"Circle the wagons!"
When you think of Westerns — along with cowboys, Indians, pistols, and horses — covered wagons come to mind. Referred to as prairie schooners, they had white canvas covers that resembled the appearance of ship sails, and were smaller as well as lighter versions Conestogas, which were animal-drawn freight wagons that originated in America during the middle of the 18th century.
“Rugged but scientifically designed, the Conestoga wagon was the 18-wheeler of its day.” The behemoths were developed by German wagon makers in the Conestoga Valley of Pennsylvania’s Lancaster County. “Prominent examples of German-American folk art, they were painted blue with red trim, and decorative iron work on the tool box was black.” Built to handle difficult terrain, Conestogas had a curved floor to prevent the displacement of cargo.
They required a team (or teams) of horses, mules, or oxen to pull them, and could reportedly transport up to 5 tons of cargo. The roads, back then, were difficult to navigate. Archer B. Hulbert’s Historic Highways of America: Volume 11: Pioneer Roads and Experiences of Travelers (I) (2017), contains the observations of Francis Baily (1774 — 1844), an eminent British astronomer, who traveled from Philadelphia to Pittsburgh in 1796.
“The face of the country is very uneven, being a constant succession of hills and dale. Little towns or villages are scattered over the country at the distance of seven or eight miles, which communicate with each other by roads which are almost inaccessible during the winter and spring months.”
Though similar to the Conestoga, the design of the prairie schooner made it a better wagon for long distance travel. But, it “had no suspension and the roads and trails at the time were rough, [so] most people on long treks preferred to walk alongside...or ride a horse (if they had one).” Going two miles per hour, travelers were able to cover approximately 15 miles per day.
“The cotton canvas cover was of a double thickness, and the bonnet was often cantilevered out from the front and rear of the wagon bed for better protection of the interior during storms.” Even though the prairie schooners were further waterproofed by painting or oiling, most pioneers slept under the stars, since the wagons were filled to the brim with their possessions.
Traveling across the country required a lot of planning. According to Seymour Dunbar’s 1915 A History of Travel in America (Volume 4), when a group of Iowa emigrants met in Bloomington in 1843, they agreed that every person had to bring “100 lbs. flour, 30 lbs. bacon, 1 peck salt, 3 lbs. powder in horns or canteens, 12 lbs. lead or shot, and one good tent cloth to cover six persons. Every man well armed and equipped with gun, tomahawk, knife, etc.”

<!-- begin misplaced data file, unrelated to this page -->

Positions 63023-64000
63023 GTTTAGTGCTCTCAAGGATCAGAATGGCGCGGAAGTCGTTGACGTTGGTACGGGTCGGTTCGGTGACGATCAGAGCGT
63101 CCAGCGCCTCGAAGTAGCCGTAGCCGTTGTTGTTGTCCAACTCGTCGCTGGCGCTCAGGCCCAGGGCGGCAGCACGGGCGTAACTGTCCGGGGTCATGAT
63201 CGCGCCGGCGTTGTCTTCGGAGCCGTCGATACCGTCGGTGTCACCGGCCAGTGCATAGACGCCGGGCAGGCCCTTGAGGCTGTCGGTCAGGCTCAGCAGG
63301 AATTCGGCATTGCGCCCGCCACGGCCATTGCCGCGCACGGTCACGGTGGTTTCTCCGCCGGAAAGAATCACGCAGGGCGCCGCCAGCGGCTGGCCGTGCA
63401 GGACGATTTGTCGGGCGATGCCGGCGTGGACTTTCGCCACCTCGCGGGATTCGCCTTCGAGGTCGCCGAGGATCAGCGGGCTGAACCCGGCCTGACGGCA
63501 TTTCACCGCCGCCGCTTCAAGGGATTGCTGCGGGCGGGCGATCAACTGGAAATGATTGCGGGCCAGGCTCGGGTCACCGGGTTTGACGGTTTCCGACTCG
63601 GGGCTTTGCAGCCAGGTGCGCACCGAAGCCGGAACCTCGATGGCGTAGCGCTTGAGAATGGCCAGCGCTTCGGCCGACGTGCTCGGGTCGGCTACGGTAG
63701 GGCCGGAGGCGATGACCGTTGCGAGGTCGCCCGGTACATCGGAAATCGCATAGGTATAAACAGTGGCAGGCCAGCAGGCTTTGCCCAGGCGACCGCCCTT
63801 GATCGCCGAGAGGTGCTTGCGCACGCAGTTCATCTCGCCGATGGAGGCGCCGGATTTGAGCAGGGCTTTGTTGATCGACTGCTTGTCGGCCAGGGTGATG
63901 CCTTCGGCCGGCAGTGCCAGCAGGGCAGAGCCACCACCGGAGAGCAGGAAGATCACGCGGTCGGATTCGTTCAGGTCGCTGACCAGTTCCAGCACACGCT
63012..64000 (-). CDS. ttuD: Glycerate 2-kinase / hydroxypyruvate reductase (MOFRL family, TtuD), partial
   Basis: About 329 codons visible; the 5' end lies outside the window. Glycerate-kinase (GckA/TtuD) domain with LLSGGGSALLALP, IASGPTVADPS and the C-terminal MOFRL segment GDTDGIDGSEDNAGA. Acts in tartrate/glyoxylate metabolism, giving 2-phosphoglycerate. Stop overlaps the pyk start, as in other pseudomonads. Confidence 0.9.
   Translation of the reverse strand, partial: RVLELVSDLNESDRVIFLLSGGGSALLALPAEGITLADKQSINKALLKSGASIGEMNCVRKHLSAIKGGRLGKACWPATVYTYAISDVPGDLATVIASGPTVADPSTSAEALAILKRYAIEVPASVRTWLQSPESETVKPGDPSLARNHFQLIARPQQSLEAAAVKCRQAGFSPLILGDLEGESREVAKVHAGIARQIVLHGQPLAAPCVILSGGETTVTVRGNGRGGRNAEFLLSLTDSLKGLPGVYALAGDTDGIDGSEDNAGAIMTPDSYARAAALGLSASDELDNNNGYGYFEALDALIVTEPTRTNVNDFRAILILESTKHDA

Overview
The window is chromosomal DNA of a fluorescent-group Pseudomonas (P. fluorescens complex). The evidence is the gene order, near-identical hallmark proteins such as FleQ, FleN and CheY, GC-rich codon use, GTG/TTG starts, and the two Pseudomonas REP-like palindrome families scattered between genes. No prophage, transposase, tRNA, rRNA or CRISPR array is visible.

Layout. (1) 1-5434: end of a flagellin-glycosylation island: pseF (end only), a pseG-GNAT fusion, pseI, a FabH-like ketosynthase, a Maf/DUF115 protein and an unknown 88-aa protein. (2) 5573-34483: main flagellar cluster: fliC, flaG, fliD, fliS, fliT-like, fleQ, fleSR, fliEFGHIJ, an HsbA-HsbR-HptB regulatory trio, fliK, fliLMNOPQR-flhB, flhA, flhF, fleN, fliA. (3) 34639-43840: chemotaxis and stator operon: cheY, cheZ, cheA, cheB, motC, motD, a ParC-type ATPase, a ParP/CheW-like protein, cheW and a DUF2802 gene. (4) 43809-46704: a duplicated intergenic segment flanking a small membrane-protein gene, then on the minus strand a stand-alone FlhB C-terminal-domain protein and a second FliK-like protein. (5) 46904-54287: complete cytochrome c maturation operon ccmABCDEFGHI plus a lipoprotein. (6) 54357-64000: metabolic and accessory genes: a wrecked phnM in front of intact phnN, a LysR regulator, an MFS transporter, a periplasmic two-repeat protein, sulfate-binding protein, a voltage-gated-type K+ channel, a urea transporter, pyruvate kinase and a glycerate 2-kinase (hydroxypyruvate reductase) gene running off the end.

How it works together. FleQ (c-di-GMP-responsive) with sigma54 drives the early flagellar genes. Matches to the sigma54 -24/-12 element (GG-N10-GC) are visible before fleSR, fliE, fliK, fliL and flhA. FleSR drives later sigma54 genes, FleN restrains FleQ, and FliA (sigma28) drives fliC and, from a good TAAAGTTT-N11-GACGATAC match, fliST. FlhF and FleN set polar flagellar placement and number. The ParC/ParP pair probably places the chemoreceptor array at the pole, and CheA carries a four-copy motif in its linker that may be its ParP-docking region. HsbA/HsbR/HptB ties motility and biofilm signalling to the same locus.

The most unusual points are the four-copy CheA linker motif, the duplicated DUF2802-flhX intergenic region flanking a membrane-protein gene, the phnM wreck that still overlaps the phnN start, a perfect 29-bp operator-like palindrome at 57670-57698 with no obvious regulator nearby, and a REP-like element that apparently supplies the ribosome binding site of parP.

Undeniably, Conestogas and their offshoots allowed for America’s expansion west. It’s amazing to think about how the pioneers first made their decision to purchase covered wagons and transport themselves and their families to new and distant lands. And yet, from the mid-1840s to the late 1860s, nearly half-a-million people committed to making the journey.
Covered wagons had families and these families had stories; some even involved conflict with Native Americans. Naturally, these stories eventually gave rise to a wildly popular genre called the Western, which embodies different expressions of stories pertaining to the Old West during the latter part of the 19th century; a show like Wagon Train (1957 — 1965), a television series inspired by the 1950 John Ford (1895 — 1973) film Wagon Master, is one of its many, many examples.
“One of the common scenes in western films shows circled wagon trains under attack by Indians. However, conflict with native peoples was actually a rare occurrence for most emigrants during the heyday of Oregon Trail use... Rather, most Indians were helpful and generally friendly. Many provided supplies needed by the pioneers or operated ferries or helped manage livestock for them.”
Some of America’s classics fall under the genre as well. Willa Cather (1873 —1947), for example, set her 1927 novel Death Comes for the Archbishop along the Santa Fe Trail. In the book, “in October of 1852, a French clergyman saddles up a fine cream-colored mule and rides south out of Santa Fe. As the new Catholic bishop of the territory of New Mexico, he is embarking on his first visit to Indian pueblos.” Cather’s work was inspired by Jean-Baptiste Lamy (1814 — 1888), the real French Roman Catholic, who became the first bishop of Santa Fe in 1853.
Art depictions of the prairie schooner far outnumber those of the Conestoga, even though that heavier wagon is the more elegant one. But because “prairie schooners have been celebrated in novels, television, and a popular computer game...the identities of the two wagons often have been blurred.” While the rise of railroads ultimately made covered wagons obsolete, they permanently altered the course of American history and culture.
Note* Image sourced from the Library of Congress (1); Images sourced from Wiki Commons (2,3,4,5).